You need to do more research and reading on your own, then tell us what you think the adjustment should be.
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Old 04-23-2014, 10:56 PM   #14
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Anyway off to bed. Good night but yes, I see your points about inflation. A bad year can really leave someone with barely any $ to live off.
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Old 04-23-2014, 10:57 PM   #15
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Ok tell me what to read next
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Old 04-23-2014, 11:56 PM   #16
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Quote:
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How old is the couple when they purchase the annuity? I plugged $400,000 for a couple age 65 into Immediate Annuities - Income Annuity Quote Calculator - ImmediateAnnuities.com and came up with $1900/mo. Had to increase the start date to age 75 to get $2500/mo.
I plugged the in a couple both age 65 and it gave me $2,365 on $400,000. This sounds a little closer to what I would expect and is in the neighborhood of the annuity lazysundays seems to be talking about.
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Old 04-24-2014, 04:15 AM   #17
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Don't forget to check with your state and find out what the maximum amount the life insurance company is guaranteed to pay in case they go out of business. This limit is $100,000 in some states.
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Old 04-24-2014, 05:42 AM   #18
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Rewahoo- just looked up historical inflation rates. Like I thought- it's all over the place from 1%, 5% 22%! Yikes. Even a 4% inflation on year 2 of retirement leaves the annuity without enough buying power for the year.

And that is the answer I was looking for. Thanks peeps
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Old 04-24-2014, 07:01 AM   #19
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Lazy. I am not a fan of annuities but you need to do a lot of reading before you take one or reject the concept entirely. They can have a place to cover a portion of expenses but there are a lot of gotchas. Most people here (among those who would even consider an annuity) would direct you toward an SPIA and not a variable annuity, equity indexed or other flavor which likely has high expenses and weak benefits.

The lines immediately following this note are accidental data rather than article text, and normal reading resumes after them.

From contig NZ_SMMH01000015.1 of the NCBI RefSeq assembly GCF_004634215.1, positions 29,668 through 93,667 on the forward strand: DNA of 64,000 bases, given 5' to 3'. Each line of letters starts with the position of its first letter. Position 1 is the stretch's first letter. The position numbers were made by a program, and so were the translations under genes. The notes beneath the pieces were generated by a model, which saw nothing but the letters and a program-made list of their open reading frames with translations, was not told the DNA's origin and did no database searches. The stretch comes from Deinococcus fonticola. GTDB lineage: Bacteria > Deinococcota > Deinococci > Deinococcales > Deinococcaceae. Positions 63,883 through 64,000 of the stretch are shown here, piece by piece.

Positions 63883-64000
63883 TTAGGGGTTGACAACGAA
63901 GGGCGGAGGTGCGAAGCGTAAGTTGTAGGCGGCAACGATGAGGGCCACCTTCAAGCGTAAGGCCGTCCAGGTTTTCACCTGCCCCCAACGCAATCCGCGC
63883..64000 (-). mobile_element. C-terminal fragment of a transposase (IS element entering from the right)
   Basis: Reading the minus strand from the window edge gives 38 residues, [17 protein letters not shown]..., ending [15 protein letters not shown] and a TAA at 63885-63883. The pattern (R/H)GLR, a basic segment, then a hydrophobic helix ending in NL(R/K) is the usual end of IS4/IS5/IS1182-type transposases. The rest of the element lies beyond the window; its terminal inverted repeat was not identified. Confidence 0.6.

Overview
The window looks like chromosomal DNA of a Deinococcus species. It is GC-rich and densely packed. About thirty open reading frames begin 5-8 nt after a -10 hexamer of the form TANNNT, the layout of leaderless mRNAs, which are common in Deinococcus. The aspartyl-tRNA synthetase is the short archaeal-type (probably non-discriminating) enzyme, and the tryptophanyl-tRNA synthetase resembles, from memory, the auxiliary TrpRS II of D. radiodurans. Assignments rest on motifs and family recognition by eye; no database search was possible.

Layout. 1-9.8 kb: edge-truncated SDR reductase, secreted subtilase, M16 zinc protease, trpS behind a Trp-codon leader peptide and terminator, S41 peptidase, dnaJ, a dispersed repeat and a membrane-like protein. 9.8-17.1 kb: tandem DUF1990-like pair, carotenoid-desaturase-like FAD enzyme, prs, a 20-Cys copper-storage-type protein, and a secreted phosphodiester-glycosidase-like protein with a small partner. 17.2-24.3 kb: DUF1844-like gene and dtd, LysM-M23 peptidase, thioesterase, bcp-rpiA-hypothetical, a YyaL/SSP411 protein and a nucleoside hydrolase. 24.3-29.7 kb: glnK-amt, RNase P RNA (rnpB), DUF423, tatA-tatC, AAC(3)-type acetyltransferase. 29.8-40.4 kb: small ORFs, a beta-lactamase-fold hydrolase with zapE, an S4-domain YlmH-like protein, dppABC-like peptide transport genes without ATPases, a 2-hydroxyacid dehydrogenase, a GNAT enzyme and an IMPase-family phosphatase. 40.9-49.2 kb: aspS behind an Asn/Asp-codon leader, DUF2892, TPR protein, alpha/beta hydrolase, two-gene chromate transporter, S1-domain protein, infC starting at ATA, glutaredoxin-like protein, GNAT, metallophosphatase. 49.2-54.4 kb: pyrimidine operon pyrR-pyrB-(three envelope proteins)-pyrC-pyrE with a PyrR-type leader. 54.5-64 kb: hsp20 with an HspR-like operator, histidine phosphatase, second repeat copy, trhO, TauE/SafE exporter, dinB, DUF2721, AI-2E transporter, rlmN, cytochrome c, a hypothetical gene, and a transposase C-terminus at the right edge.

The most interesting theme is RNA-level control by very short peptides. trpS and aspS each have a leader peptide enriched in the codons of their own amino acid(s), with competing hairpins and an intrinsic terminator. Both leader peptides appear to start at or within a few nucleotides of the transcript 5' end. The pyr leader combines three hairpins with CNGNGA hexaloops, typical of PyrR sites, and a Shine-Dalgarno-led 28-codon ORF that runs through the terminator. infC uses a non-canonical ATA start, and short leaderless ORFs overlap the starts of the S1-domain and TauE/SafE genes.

SPIAs are available with inflation riders (or fixed yearly increases). The cost of those are more comparable to the "4%" rule but you may have a hard time finding calculators online that will give you a quick answer for what you will pay for one of them. It is easier to pop out an unchanging figure, like your $2500 and the big figure appears much more compelling that a low but gradually rising figure.
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Old 04-24-2014, 07:12 AM   #20
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Quote:
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Don't forget to check with your state and find out what the maximum amount the life insurance company is guaranteed to pay in case they go out of business. This limit is $100,000 in some states.
The credit risk of an annuity is so close to inconsequential that it can be ignored for all practical purposes. First, solvency regulations put in place in the 1990s require regulators to intervene long before a company is insolvent. Second, if a company becomes troubled, usually either the company is sold or its policies are sold to a more financially stable insurer. So the guaranty funds kick in only where the insolvency happens so fast that regulators can't intervene in time and the company is in such poor condition that no one will buy it or its policies.

The fact is that there have no been any significant insolvencies since the late 1990s and to the best of my knowledge for the small ones that have occurred policyholders have received what they were entitled to under their contracts. Even through the recent great recession where banks were falling like dominos there were no significant insurance company failures.